Now spectacles or glasses as they’re commonly known, have been a concern of mine for as long as I can remember.
In the first instant my great , great grandfather William Howe appears in the 1835 edition of Pigot & Co’s Commercial Directory. as a Spectacle and Tobacco box maker in Oxford Street Wolverhampton.
Secondly, as I’ll explain later, I have been terribly short sighted throughout my life until 2 years ago when I had cataracts removed from both eyes; What a Joy!
The earliest mention of a spectacle manufacturer in Wolverhampton I have found is in the Staffordshire Directory from 1818.
There were ten Spectacle case and Tobacco box makers, and six spectacle frame makers, some of which also made lenses.
The earliest Directory I discovered which actually included named opticians amongst the frame makers, was from 1856 and it included this gentleman – John Rowley of Lewis Street, close to his Graisley Brook Works.
Now I think in this day and age it is amazing that the same skilled optical service can be obtained in Wolverhampton on the same site 150 years after it came in to practice. I am referring to the opticians at 44 Lichfield Street.
There was a magazine article on care of the eyes written in the 1920’s, regarding the reckless manner in which some people take chances with their sight.
The article finished with this paragraph: “Our Wolverhampton readers of course will be in no doubt as to were in their district treatment of this highly skilled nature can be obtained. Wolverhampton’s leading optical service is that of Messrs H. Blackham & Son whose headquarters are at 44 Lichfield Street.”
Now I personally don’t believe they started their long time business actually here in Lichfield Street. Perhaps the date 1863 for their commencement in business is correct but the location of Lichfield Street, could be out.
The first mention I have found of them in any directory is five years after the said commencement, and they are listed at 3 Graisley Street in the Staffordshire Directory in 1868.
Bold Regarding Old Lichfield Street
Now, it is possible they spent the first five years of their existence here in Lichfield Street until moving to Graisley Street, but I doubt it.
These buildings were on their last legs in 1863, and in 1881 all these houses and shops were pulled down under the artisans scheme.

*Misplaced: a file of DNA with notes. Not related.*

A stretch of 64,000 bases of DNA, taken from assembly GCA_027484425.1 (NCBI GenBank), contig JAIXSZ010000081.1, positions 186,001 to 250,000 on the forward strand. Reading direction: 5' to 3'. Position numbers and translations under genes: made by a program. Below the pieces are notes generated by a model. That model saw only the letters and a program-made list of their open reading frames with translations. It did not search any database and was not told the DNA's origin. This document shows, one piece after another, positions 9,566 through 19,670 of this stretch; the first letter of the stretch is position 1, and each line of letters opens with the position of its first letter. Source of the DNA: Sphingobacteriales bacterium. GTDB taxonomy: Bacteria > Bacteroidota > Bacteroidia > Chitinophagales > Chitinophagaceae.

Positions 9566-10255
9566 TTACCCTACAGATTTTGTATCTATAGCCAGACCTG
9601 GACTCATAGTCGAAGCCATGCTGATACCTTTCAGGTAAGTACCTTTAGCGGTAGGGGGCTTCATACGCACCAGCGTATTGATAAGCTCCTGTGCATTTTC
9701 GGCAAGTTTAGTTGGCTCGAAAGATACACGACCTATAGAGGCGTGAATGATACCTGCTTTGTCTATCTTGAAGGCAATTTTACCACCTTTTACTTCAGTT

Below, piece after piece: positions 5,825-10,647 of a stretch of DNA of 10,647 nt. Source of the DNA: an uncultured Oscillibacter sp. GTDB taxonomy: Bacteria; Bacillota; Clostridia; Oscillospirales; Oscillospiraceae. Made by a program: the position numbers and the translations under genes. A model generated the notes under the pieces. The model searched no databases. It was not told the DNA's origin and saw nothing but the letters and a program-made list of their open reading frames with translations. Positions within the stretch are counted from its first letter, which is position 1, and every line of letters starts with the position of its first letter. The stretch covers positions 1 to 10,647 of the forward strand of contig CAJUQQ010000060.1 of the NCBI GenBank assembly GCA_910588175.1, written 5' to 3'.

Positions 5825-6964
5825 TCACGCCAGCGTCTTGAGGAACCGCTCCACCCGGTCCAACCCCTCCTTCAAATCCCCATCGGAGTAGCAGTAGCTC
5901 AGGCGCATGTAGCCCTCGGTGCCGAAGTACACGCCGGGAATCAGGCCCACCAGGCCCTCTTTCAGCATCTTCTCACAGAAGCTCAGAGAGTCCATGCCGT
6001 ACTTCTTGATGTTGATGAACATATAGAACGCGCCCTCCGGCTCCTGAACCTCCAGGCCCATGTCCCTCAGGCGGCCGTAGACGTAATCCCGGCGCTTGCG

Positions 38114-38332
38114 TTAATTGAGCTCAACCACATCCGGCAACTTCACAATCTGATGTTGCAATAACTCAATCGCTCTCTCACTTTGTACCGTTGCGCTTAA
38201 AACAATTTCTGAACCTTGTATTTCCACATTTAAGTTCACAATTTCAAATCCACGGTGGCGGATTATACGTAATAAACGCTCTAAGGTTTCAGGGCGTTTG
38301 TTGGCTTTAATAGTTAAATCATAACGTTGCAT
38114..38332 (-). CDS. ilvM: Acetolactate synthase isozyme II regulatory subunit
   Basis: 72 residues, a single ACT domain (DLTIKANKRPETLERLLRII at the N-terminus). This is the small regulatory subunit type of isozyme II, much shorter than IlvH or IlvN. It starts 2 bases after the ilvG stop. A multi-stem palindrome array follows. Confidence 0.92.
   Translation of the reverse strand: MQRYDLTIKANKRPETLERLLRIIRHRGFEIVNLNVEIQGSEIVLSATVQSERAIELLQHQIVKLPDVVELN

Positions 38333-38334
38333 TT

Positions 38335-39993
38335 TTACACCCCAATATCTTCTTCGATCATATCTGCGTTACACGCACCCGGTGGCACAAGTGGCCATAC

And if further proof is needed… In August 1883 the first shop was opened in the new Lichfield Street; the one we know today.
If you look at their advert
This advert for H. Blackham appeared in Alfred Hindes Directory the following year 1884, stating at the bottom right they are late of 64 Queen Street..
I think this proves they have been in existence 150 years and in the same premises in Lichfield Street 130 years, which I must say is some accomplishment.
By the end of the first World War This opticians founded by the then late Mr Henry Blackham had grown to be the largest organisation of its kind in Wolverhampton.
In addition to having this large private practice Messrs Blackham were also opticians to various important public bodies including the Wolverhampton Eye Infirmary and the Education committee of Wolverhampton, Bilston, Coseley, and Cannock.
They were also registered to the National Health Insurance Scheme, and had the distinction of being modern in every way and fully equipped for sight testing by the most up to date methods.
This I can vouch for first hand.
When I first started senior school at the age of Eleven years, being tall for my age, I always tried to sit at the back of the class.
The problem I had with that was I found it difficult to read what was on the Blackboard some ten feet away never realizing then that I was very short sighted.
Bluffing my way during lessons often caused the teachers to think me disinterested and it was only after a visit to the school by optician Mr Blackham in 1948 that my problem was resolved.
When testing my eyes he said he was amazed that I could see the board, never mind what was written on it.
I’ll never forget his words to me when I called at Lichfield street to pick up my first pair of glasses.
“William,” he said. “Put these new spectacles on, Now you are about to see the patterns on wallpaper for the first time.” – How right he was!